Musa al-Gharbi demonstrates this with extensive analysis of the 2016 presidential election exit polls. All of the key Democratic demographic groups — including blacks, Latinos, Asians, women and millennials — provided declining shares of support for Democratic candidate Hillary Clinton.
Further, Democrats are growing their backing in a small number of geographically clustered and noncompetitive electoral districts. This hobbles their ability to win state legislative and U.S. House seats for the future.
The Democrats’ fate hangs on several crucial questions.
First, was 2016 an aberration or a continuation of what will prove to be a lasting trend of Democratic decline? It’s possible that Hillary Clinton’s liabilities as a candidate continued a trend of Democratic decline that otherwise would not have existed. Yet it’s also possible that Barack Obama’s popularity stemmed only temporarily what otherwise would have been further Democratic declines in partisan support and state legislative seats.
That also raises the Trump question. Will his controversial presidency disrupt the pro-GOP trends? Midterm elections coming up in 2018 are usually bad news for the president’s party.
A third question involves the future voting tendencies of pro-Democratic groups in the electorate. Musa al-Gharbi contends that both ideological identification and perceived interests tend to grow more diverse among groups as they expand. That could cut into the Democrats’ large margins among growing non-white populations.
Relatedly, as analyst Michael Barone argues, the steadily declining white share of the electorate may prompt whites to vote in a more uniform way as they find their position as the “dominant majority” threatened by elements of the Democrats’ increasingly progressive agenda. Trump has already successfully gained votes by stoking fears of immigration and urban crime among white voters.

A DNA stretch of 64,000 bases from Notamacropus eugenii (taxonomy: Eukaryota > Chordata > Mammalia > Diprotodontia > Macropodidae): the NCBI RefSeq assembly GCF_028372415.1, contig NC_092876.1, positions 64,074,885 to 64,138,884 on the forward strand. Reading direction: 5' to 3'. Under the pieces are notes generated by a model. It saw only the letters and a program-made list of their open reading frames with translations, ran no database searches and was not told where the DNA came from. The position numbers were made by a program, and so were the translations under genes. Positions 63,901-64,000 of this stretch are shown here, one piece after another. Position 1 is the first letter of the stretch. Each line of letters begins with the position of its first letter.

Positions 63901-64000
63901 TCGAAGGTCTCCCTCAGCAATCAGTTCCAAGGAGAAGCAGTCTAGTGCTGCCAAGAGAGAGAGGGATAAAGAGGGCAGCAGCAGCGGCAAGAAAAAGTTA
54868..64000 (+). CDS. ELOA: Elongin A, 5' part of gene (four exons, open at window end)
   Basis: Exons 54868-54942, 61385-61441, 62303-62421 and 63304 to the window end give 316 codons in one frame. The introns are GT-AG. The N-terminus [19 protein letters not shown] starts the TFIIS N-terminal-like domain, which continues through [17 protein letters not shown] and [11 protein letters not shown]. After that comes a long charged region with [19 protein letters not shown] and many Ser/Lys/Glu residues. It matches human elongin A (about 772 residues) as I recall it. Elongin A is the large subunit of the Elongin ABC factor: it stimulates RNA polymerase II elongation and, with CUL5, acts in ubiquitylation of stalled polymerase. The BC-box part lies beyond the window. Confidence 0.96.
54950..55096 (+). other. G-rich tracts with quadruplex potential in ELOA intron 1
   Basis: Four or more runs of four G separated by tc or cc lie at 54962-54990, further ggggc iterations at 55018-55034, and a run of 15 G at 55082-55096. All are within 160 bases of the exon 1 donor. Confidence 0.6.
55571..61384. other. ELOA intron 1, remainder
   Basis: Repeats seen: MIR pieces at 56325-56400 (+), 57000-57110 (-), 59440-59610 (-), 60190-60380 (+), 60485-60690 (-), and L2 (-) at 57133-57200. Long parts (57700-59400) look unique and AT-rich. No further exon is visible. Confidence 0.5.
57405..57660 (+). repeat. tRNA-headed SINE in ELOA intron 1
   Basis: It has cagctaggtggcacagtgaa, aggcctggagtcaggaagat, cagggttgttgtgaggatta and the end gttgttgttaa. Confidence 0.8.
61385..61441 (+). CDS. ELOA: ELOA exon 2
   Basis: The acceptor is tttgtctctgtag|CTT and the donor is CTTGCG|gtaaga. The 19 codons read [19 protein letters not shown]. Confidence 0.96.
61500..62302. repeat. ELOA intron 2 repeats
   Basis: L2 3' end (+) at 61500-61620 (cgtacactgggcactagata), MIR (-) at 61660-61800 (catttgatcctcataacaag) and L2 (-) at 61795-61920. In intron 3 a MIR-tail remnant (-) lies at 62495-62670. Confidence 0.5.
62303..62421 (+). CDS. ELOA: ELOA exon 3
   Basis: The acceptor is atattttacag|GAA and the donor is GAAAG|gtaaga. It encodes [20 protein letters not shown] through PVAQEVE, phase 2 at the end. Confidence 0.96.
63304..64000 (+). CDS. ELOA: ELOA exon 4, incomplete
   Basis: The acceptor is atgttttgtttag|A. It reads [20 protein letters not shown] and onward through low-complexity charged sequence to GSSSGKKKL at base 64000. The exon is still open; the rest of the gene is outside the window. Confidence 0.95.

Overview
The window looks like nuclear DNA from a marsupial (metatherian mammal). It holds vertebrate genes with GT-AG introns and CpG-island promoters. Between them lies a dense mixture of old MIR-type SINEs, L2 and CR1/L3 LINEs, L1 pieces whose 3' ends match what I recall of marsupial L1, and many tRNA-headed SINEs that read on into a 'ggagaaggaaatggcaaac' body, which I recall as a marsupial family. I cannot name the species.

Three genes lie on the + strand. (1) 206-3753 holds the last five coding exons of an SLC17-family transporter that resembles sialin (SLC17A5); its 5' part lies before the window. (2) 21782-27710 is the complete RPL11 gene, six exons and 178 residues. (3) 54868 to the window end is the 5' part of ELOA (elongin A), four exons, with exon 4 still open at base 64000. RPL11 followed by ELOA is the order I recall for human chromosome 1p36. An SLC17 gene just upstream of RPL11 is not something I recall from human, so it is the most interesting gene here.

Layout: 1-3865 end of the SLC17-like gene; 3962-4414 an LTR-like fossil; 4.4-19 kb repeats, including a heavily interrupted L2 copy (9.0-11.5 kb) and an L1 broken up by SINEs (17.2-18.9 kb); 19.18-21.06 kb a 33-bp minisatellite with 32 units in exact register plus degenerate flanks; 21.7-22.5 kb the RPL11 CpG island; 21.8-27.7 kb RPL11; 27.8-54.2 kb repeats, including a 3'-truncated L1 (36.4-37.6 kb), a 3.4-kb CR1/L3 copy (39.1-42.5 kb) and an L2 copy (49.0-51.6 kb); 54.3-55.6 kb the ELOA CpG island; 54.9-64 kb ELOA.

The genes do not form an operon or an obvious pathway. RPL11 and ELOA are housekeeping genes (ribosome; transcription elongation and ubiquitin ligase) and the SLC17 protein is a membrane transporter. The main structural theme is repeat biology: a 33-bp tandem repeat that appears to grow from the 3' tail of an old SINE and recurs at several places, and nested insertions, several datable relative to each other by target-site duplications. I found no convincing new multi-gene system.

Confident predictions of one party’s long-term gains or demise have often proven wrong. Our political future depends on the actual course of state, national and world events, the management of government in response to those events and the temperament and demeanor of those in public office.
That suggests the Donald Trump can affect the fate of the two major parties in significant ways, as did George W. Bush (with the Iraq War) and Barack Obama (with the Affordable Care Act) did before him. Of course, the Bush’s war and Obama’s health care legislation did not in the short-term improve the electoral prospects of their parties. That’s a warning to Trump.
Will these national personalities and events affect state governments and elections? Yes. They have in the past and will in the future.
Meanwhile, keep in mind that the GOP is faring quite well in state government and that much policy change is occurring there as a result. An overlooked but vital aspect of partisan change is its impact beyond the beltway in state capitals across the nation.
Steven Schier is Congdon Professor of Political Science at Carleton College in Northfield, Minnesota.